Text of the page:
Southern California blaze mostly contained as some evacuees return

Southern California blaze mostly contained as some evacuees return

Firefighters battling a major wildfire in southern California surrounded most of the blaze overnight, a fire official said on Saturday, as evacuated residents began to return to a region where dozens of homes were destroyed by a series of fires.

In all, nearly a dozen fires scorched about 20,000 acres of drought-parched brush across San Diego county this past week. As firefighters brought several of the blazes under control, a man was charged on Friday with one count of arson in connection with one of the smaller fires.

With cool, moist air coming in from the Pacific coast, firefighters gained the upper hand overnight against the so-called Cocos Fire, one of the region's fiercest, that threatened the suburban community of San Marcos north of San Diego.

By Saturday morning, firefighters had contained 70 per cent of the 2,520-acre (1020-hectare), said fire task force spokesman Tim Evans. That marked a significant improvement from Friday, when the blaze was only 10 per cent contained.

The Cocos Fire destroyed a dozen houses and another 25 structures at a local spiritualism centre, county officials said.

The conditions on Saturday were less windy than earlier in the week, when hot, dry Santa Ana winds drove the flames on their destructive path.

Some residents evacuated from the San Marcos area were allowed to return home late on Friday and additional evacuation orders had been lifted by Saturday evening, San Diego county officials said.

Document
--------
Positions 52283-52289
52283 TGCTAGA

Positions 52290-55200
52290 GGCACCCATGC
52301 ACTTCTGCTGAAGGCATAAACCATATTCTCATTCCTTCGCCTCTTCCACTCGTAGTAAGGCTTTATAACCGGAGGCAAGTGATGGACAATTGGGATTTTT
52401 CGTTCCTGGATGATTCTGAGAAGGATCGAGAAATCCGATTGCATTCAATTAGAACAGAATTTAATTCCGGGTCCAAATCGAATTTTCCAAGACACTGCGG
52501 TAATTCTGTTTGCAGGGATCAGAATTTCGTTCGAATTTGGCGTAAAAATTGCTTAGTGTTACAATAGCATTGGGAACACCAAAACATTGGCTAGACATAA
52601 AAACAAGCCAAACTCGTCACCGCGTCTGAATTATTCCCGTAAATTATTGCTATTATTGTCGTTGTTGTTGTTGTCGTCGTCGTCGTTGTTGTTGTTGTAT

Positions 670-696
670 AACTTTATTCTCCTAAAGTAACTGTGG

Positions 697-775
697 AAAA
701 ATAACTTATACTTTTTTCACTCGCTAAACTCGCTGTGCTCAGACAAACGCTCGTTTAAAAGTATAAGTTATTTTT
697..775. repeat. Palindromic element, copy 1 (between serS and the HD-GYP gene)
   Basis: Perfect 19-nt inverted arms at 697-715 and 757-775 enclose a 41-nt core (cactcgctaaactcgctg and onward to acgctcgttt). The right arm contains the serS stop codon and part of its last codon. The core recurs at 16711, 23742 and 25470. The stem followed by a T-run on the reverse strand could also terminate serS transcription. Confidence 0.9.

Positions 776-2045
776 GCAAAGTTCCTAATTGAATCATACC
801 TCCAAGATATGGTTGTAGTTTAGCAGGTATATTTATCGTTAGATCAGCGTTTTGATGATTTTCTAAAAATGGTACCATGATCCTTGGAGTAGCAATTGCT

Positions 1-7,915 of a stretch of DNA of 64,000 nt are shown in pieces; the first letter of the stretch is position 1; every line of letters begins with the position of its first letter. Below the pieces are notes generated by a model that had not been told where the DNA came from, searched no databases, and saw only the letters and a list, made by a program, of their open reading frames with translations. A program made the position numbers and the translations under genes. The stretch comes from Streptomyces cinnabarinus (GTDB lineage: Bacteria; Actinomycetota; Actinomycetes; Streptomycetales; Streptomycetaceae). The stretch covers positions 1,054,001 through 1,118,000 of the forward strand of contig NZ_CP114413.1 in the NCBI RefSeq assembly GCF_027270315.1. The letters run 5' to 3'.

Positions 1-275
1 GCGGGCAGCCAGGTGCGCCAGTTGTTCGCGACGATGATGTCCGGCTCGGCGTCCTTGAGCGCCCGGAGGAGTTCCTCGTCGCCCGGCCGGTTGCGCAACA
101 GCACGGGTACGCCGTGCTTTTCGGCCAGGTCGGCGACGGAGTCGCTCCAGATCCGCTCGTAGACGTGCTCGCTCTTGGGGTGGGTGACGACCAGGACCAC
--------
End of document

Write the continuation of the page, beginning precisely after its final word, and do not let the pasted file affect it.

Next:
All road closures and evacuation orders are anticipated to be lifted at 6 p.m. Pacific Time on Sunday, the county said.

It was not immediately clear how many residents were still unable to return home, but earlier in the week officials said 125,000 people lived in the evacuation zones for all the San Diego county wildfires combined.

A charred body was found on Thursday at a homeless encampment overrun by flames in coastal Carlsbad, although officials said they had yet to confirm the exact cause of death.

The Carlsbad blaze, which scorched 600 acres, left property losses of up to $15 million, gutted eight houses and destroyed an apartment building, officials said.

Meanwhile, Alberto Serrato was charged on Friday with one count of arson in connection with a small fire this week in the coastal community of Oceanside, said a spokeswoman with the San Diego County District Attorney's office. Serrato faces a maximum of seven years in prison if convicted.




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